Metatarsalgia doesn’t discriminate. It affects people of all ages, sizes, and foot characteristics, from flat-footed to high arches. Most people will notice the ball of their foot slowly becoming more uncomfortable. Jogging or running on certain surfaces can cause a sharp increase in pain.
The reason why is because this particular area of your foot experiences a great deal of shock, especially when you run, jump, or jog. Studies have found that runners generate pressure with each strike ranging from three to four times their body weight. It’s up to our feet, particularly our metatarsals, to act as shock absorbers.
An imbalance of weight, uneven ground, or improper form when exercising can cause inflammation of the metatarsals; due to all the load-bearing and impact the bones experience. Repetitive shock to the foot causes metatarsalgia; does that mean runners are at risk?
Can Running Cause Metarsalgia?
If you haven’t guessed, running is a leading cause of metatarsalgia. As is jumping and other activities in which your foot repetitively strikes the ground.
But not all runners experience this condition. Multiple factors can affect whether or not you’re at risk of developing metatarsalgia.
Common Causes of Metatarsalgia
- Very strenuous training or a sudden increase in activity.
Our bodies don’t respond well to sudden, intense changes. Spending more time pounding the pavement can irritate your metatarsals and give them less time to adjust.
- Poorly fitting or worn down shoes.
Shoes that don’t provide support, either because it’s broken down with wear or don’t fit right, mean that your metatarsals receive the brunt of the impact. Those who wear high heels, work boots, and tight-fitting fashion shoes can also experience acute metatarsalgia.
- Foot deformities or unusual foot shapes.
Hammer Toes can predispose someone to metatarsalgia. This is because of more significant pressure on the bones of the feet. People with metatarsalgia will often have a callus on the ball of the foot.
- Excess weight.
Increased weight means the metatarsals take on more pressure and impact, especially when jogging or running.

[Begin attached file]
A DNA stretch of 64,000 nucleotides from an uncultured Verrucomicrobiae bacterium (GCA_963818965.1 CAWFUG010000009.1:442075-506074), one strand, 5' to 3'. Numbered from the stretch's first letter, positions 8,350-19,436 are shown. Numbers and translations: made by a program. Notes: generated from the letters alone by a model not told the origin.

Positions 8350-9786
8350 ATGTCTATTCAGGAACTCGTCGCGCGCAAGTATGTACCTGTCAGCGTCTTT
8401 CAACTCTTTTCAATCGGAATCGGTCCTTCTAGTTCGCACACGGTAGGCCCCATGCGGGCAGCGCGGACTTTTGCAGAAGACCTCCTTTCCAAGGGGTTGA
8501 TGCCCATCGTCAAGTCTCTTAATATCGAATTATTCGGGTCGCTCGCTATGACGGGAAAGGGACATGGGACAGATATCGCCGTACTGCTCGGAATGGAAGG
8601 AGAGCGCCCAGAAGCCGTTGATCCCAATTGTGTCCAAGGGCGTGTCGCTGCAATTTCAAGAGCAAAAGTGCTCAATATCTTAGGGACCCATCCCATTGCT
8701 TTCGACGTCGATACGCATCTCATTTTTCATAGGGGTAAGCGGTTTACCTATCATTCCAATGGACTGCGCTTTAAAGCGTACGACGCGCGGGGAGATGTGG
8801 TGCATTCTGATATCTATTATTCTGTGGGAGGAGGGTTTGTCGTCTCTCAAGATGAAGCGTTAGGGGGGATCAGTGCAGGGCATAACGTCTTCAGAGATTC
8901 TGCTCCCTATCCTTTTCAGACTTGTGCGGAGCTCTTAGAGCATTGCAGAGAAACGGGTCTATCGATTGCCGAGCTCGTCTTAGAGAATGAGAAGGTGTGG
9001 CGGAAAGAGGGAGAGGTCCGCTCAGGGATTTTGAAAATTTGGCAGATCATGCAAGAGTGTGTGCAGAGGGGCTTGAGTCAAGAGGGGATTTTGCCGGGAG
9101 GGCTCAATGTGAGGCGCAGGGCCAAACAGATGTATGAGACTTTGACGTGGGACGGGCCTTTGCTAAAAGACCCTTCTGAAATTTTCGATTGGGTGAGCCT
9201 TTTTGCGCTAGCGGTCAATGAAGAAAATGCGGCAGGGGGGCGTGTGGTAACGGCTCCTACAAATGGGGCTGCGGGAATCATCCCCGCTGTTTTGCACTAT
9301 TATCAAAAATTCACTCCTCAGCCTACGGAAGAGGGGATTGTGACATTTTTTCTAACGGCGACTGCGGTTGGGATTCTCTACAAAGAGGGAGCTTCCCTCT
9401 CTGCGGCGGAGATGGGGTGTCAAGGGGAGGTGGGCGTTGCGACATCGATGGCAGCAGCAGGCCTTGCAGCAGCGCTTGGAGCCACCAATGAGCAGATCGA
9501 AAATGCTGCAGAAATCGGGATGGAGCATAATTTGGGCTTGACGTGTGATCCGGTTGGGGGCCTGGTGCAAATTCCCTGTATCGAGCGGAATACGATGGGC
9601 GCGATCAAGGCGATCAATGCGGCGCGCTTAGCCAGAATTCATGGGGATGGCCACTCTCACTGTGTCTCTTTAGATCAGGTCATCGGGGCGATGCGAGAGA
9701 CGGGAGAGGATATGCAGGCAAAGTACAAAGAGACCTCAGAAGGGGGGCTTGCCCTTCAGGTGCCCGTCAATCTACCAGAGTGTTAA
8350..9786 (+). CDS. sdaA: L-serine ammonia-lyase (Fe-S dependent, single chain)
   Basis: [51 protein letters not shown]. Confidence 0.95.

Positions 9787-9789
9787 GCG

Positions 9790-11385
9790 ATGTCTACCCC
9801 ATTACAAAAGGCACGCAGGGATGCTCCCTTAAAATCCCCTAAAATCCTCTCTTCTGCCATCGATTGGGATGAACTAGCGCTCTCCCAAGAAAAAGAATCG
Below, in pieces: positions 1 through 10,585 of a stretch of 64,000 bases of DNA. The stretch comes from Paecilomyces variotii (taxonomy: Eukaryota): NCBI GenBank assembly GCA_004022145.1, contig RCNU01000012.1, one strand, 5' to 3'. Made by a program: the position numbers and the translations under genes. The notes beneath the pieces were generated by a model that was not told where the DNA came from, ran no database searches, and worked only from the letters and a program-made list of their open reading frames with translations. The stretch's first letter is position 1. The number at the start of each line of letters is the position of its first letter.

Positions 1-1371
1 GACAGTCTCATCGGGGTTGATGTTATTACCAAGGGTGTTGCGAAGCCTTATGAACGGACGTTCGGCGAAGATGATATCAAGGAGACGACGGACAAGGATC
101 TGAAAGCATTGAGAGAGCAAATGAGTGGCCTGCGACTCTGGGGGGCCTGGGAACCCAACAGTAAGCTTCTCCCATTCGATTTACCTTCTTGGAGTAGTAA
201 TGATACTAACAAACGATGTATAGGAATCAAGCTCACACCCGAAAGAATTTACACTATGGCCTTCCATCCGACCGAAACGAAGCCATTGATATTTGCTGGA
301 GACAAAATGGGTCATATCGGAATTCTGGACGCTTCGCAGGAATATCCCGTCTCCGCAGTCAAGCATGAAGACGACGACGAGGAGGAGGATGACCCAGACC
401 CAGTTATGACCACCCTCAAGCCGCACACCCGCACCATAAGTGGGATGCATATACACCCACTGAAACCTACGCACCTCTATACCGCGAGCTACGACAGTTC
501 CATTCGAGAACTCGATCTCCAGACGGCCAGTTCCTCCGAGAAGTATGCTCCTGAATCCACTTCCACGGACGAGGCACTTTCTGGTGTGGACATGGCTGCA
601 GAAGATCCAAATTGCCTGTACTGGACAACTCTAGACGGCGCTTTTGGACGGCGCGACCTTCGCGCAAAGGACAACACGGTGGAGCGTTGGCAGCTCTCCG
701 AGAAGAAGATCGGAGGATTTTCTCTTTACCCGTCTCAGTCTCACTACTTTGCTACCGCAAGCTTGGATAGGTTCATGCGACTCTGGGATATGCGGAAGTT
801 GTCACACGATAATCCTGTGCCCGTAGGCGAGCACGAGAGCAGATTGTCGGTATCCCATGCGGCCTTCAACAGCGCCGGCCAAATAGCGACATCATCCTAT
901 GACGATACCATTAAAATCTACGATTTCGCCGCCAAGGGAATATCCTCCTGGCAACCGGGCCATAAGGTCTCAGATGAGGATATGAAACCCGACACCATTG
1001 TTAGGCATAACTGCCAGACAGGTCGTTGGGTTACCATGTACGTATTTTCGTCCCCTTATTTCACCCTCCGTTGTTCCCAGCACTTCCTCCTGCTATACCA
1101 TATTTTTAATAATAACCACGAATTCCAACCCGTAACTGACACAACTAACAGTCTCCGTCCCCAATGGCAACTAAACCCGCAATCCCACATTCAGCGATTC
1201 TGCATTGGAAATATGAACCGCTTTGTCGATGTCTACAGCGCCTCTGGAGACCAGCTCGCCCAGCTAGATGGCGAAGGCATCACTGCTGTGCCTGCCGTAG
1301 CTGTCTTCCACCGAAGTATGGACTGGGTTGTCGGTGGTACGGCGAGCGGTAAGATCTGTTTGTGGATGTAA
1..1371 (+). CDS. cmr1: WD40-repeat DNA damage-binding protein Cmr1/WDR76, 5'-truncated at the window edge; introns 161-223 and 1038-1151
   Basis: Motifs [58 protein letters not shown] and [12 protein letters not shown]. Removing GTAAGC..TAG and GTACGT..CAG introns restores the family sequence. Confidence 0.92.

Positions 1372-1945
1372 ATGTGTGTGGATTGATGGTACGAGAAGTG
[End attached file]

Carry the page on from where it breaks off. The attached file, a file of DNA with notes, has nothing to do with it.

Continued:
- Stress fractures of the metatarsals.
Stress fractures are tiny hairline breaks in the bones. Naturally, these fractures cause irritation and pain, sometimes combined with metatarsalgia.
- Certain health conditions like Morton’s neuroma.
Morton’s neuroma is when the tissue around a nerve in the ball of the foot thickens. It can lead to symptoms of metatarsalgia, like the feeling of a pebble in the shoe and actual irritation of the metatarsals.
- Improper running form.
If you don’t have the best running shoes for metatarsalgia pain, then overpronation and metatarsalgia often go hand in hand. When you overpronate, the ankle rolls inwards, weakening the front of the foot while putting excess pressure on the bones. This can lead to metatarsalgia, but the condition can also cause you to change your gait further, resulting in other foot, ankle, and leg pain.
Many times, it’s a culmination of these risk factors that can lead to metatarsalgia. Such as running sprints on the pavement while wearing old shoes with little to no support or starting a new exercise program to lose excess weight.
Distance runners are usually more prone to metatarsalgia than sprinters or your average jogger. Additionally, those with a high arch, a hammertoe, or who build up calluses on the ball of their feet can be predisposed to metatarsalgia. Runners who overpronate often report metatarsalgia issues.
Combating the Condition
While some of these things may be unavoidable, such as hammertoe, other factors can be corrected. Even if you have a high arch, choosing the correct shoe type equipped with the proper support can significantly decrease your risk of pain. Monitoring your form and slowly increasing your mileage is also helpful.
Sidelining yourself isn’t always necessary, though rest can be a beneficial treatment. In most cases, learning and remedying the root cause of the problem, such as replacing worn-out shoes, can get you back on your feet!
Next, we’re going to take a look at how long it takes to recover from metatarsalgia. You will see that the time very much depends on severity level of your condition, but we will give you some ways for you to check and then make your own judgement.